Friday, May 4, 2012

NW Yucatan Part 8: Mérida's Millionaires' Row, also known as Paseo de Montejo, & Hotel Dolores Alba

Paseo Montejo is lined with opulent mansions built by sisal hacienda owners. The private home above is one of the two structures known as the Casas Gemelas (twin houses) near the lower end of the broad, tree-shaded avenue called Paseo Montejo. This avenue can be found in the northern section of Mérida's Centro Historico. Toward the end of the 19th Century, sisal (hennequen fibre), was bringing vast wealth to the owners of the haciendas that grew it. Sisal was used to make twine, an essential product for the newly invented McCormick grain-harvesting combines that were rapidly changing US wheat-farming from family operations to agri-business. The demand for the fibre was enormous. Extremely low wages, and even the use of slave labor, enabled nearly all the profits to stay in the pockets of the hacienda owners. Little was left for those who actually performed the work. Many hacendados preferred not to live at their haciendas, far from the cultural attractions of Mérida. Instead, they built eye-popping pleasure palaces along Paseo Montejo, like the Casas Gemelas. For a Google map of the area, click here.

We toured Paseo Montejo in this carriage, a popular form of transport in Centro Historico. You can find a whole taxi-rank of these carriages near the northeast corner of the Plaza Grande, across the street from the Catedral de San Ildefonso. As we climbed aboard, all the other carriage drivers in the line cheered boisterously. This may have been because we were the first customers of the evening, or perhaps there was an inside joke to which we were not a party. The ride was comfortable and the driver amiable, and our horse pulled us down the street at a stately trot. However, we were a bit unnerved by the buses, taxis, and cars careening wildly around us. Mérida traffic is not for the faint of heart, or the unwary.

Yucatan's conquerors were a father and son, both named Francisco de Montejo. The pair were conquistadors who seized Yucatan for Spain in the 1540s. The son, usually known by his nickname el Mozo (the Boy), built Mérida on the foundations of the existing Maya city of T'ho. This statue is located in the middle of the glorieta (traffic circle) at the southern end of Paseo Montejo where Calle 47 crosses. Inspired by the great avenues of 19th Century Paris, the wealthy sisal producers sought to create an avenue "worthy of the City of Mérida". The Paseo begins just outside the old gates that were once the northern limits of the city and has a total length of 5,483 meters (3.4 mi.). Its northern end becomes the route to the port of Progresso, 40 km (25 mi.) away. Construction lasted from 1886 to 1905.  While many of the mansions along the Paseo are now occupied by banks, insurance companies, and museums, some are still privately owned.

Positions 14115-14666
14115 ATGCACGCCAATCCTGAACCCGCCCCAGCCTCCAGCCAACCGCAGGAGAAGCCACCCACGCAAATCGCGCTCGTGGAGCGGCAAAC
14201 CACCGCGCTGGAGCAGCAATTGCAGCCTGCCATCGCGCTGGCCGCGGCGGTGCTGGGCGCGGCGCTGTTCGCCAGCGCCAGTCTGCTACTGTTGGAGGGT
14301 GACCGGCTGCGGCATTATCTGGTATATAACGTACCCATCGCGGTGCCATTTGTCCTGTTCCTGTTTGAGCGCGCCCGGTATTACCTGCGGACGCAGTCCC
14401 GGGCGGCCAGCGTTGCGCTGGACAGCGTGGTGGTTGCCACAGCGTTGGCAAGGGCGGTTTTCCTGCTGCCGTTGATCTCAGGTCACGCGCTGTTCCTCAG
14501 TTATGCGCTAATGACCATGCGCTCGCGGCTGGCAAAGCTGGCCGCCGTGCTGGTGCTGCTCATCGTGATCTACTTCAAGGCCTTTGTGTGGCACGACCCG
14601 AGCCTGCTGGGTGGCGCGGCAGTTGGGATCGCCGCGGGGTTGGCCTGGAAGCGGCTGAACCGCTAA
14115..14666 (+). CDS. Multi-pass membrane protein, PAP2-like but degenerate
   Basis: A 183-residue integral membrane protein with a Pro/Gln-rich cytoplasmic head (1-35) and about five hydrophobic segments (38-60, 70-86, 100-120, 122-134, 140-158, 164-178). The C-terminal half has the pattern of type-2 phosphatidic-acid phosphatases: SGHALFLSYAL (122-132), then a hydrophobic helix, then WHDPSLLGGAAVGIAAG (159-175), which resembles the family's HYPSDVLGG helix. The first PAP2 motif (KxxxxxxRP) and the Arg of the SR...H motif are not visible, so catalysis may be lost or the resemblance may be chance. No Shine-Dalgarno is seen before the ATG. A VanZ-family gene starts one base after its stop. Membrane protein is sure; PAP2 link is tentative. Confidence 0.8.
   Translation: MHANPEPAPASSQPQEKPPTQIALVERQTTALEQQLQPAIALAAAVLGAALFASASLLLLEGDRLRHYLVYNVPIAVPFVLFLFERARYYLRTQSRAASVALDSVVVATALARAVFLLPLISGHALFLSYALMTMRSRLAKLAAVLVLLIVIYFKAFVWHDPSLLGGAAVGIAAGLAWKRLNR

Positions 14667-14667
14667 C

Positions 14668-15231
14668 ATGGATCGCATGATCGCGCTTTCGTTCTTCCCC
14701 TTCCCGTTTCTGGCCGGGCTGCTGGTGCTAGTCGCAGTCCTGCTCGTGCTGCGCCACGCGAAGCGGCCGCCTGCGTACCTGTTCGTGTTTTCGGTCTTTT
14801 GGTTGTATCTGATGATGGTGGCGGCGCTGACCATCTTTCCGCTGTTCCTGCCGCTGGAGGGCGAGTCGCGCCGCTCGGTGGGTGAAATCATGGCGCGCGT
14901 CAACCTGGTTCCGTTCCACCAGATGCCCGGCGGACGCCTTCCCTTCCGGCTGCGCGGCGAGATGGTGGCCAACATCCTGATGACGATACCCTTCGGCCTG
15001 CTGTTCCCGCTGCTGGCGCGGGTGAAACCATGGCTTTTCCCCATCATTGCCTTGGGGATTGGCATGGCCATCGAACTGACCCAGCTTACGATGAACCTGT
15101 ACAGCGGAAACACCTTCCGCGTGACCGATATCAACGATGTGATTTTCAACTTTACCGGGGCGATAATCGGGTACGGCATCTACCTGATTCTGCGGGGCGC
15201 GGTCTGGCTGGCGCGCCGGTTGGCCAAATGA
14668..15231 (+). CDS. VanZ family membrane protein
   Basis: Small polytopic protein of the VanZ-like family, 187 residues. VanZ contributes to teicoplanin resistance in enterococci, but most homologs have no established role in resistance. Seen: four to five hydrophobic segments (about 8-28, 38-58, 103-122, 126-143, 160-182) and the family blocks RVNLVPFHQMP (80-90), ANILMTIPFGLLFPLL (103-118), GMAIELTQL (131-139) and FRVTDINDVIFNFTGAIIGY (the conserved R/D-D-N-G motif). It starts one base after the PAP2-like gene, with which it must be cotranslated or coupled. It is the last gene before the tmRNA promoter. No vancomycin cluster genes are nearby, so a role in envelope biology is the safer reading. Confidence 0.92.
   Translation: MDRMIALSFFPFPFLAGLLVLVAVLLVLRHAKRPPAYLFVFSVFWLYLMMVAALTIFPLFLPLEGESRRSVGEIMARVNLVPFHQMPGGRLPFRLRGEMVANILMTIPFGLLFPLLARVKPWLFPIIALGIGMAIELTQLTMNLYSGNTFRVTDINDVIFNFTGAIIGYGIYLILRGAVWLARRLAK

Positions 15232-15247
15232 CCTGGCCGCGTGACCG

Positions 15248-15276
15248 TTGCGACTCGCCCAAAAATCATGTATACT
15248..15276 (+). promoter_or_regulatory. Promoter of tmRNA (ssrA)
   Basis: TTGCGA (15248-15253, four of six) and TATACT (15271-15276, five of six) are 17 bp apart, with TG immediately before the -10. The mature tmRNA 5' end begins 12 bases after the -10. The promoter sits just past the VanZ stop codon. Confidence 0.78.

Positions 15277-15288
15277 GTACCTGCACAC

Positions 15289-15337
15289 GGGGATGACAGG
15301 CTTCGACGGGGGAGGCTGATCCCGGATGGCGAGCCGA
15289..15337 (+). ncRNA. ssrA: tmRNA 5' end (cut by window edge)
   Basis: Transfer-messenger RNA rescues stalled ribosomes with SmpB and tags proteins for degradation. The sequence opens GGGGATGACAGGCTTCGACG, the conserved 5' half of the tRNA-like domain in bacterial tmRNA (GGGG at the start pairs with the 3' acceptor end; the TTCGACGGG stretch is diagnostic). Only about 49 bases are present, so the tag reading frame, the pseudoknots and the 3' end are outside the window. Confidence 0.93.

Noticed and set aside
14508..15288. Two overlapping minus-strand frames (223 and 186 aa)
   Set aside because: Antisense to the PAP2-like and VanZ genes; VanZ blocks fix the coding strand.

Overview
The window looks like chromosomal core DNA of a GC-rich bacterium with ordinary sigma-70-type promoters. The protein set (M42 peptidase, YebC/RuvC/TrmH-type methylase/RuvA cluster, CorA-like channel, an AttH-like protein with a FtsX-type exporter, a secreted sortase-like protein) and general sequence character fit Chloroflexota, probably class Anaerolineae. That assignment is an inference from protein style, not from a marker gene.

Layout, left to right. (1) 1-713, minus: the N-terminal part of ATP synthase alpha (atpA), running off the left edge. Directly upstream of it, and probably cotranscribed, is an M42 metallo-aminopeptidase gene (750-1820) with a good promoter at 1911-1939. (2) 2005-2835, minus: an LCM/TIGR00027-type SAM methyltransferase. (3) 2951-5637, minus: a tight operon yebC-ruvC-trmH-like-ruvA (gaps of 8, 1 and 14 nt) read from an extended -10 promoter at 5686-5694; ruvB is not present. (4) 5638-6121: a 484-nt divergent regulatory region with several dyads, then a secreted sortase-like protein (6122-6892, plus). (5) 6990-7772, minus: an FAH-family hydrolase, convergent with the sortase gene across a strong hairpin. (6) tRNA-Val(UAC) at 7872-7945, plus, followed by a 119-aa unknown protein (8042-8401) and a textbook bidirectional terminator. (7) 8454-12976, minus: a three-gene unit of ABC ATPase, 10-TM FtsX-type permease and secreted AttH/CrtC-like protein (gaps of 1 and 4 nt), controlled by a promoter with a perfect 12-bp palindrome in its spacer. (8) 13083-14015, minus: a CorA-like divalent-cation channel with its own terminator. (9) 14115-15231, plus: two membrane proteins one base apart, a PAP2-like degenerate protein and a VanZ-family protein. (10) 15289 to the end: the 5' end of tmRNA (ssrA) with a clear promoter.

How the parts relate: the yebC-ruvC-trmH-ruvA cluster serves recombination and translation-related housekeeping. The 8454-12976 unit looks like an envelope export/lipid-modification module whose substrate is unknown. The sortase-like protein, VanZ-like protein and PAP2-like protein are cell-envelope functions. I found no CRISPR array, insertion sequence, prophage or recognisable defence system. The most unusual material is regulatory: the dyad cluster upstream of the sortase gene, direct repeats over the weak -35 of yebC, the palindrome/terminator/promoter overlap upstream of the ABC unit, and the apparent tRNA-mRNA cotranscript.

Another view of the Casas Gemelas. The one on the right is the house seen in the first photo of this posting. The two mansions were built in French Renaissance style by a European architect named M. Umbdenstock. The construction was supervised by a local engineer named Manuel Cantón Ramos.

Detail from one of the Casas Gemelas. The original plans for the Casa Gemelas were brought over from France in the early 20th Century by Ernesto and Camilo Cámara Zavala. Although the houses were designed to be twin structures, it didn't quite work out that way. The one above was initially bought by Sr. Fernando Barbachano who lavished it with all the "bells and whistles" of his day. The completion of the other twin was delayed for many years, until its current owner Sr. Mario Molina Méndez finally finished it.

Detail from the other twin. A lion wearing a head dress growls from a roof corner, while an ornate vase sits below it on the pillar of a balcony. When I encounter former mansions like this, they are usually public buildings or being used to house large private institutions. I searched in vain for a sign to tell me what organizations or businesses are currently housed in the Casas Gemelas. I was surprised to learn from our carriage driver that this vast, ornate edifice is actually someone's private home.

Palacio Cantón, also known as the Museum of Anthropology and History. This magnificent structure was originally owned by General Francisco Cantón Rosado, from whom it got its name. General Cantón won fame and fortune by suppressing the Maya during the revolt known as the Caste War. A conservative politician and a strong supporter of dictator Porfirio Diaz, the General grew wealthy through acquiring haciendas and railroads. General Cantón served as Governor of Yucatan from 1898 to 1902. The Palacio Cantón was built between 1904 and 1911 in the style known as Mannerist Baroque by Manuel Cantón Ramos, the same engineer who supervised the construction of the Casas Gemelas. I assume from his name that he was related to the general. In Mexico, people like to keep things in the family. In the next posting, we'll visit this museum to see the ancient Maya treasures it contains. There are numerous other spectacular mansions to be seen along Paseo Montejo. Unfortunately, shooting photos from a carriage in the process of dodging annihilation by zooming buses does not lend itself to carefully composed pictures. I suggest a walking tour for those wishing to photograph these amazing edifices.

Monumento a la Patria

Monumento a la Patria sits at the center of Paseo Montejo's third glorieta.  Above, our carriage driver carefully studies this harrowing intersection, watching for an opening. Monumento a la Patria (Monument the the Fatherland) was created by Romulo Rozo who, ironically, was not Mexican but Colombian. However, he spent his last 33 years in Yucatan, dying in 1964. His remains are buried at the foot of the monument. Mérida makes the proud claim that this is the first great monument to nationality in Mexico.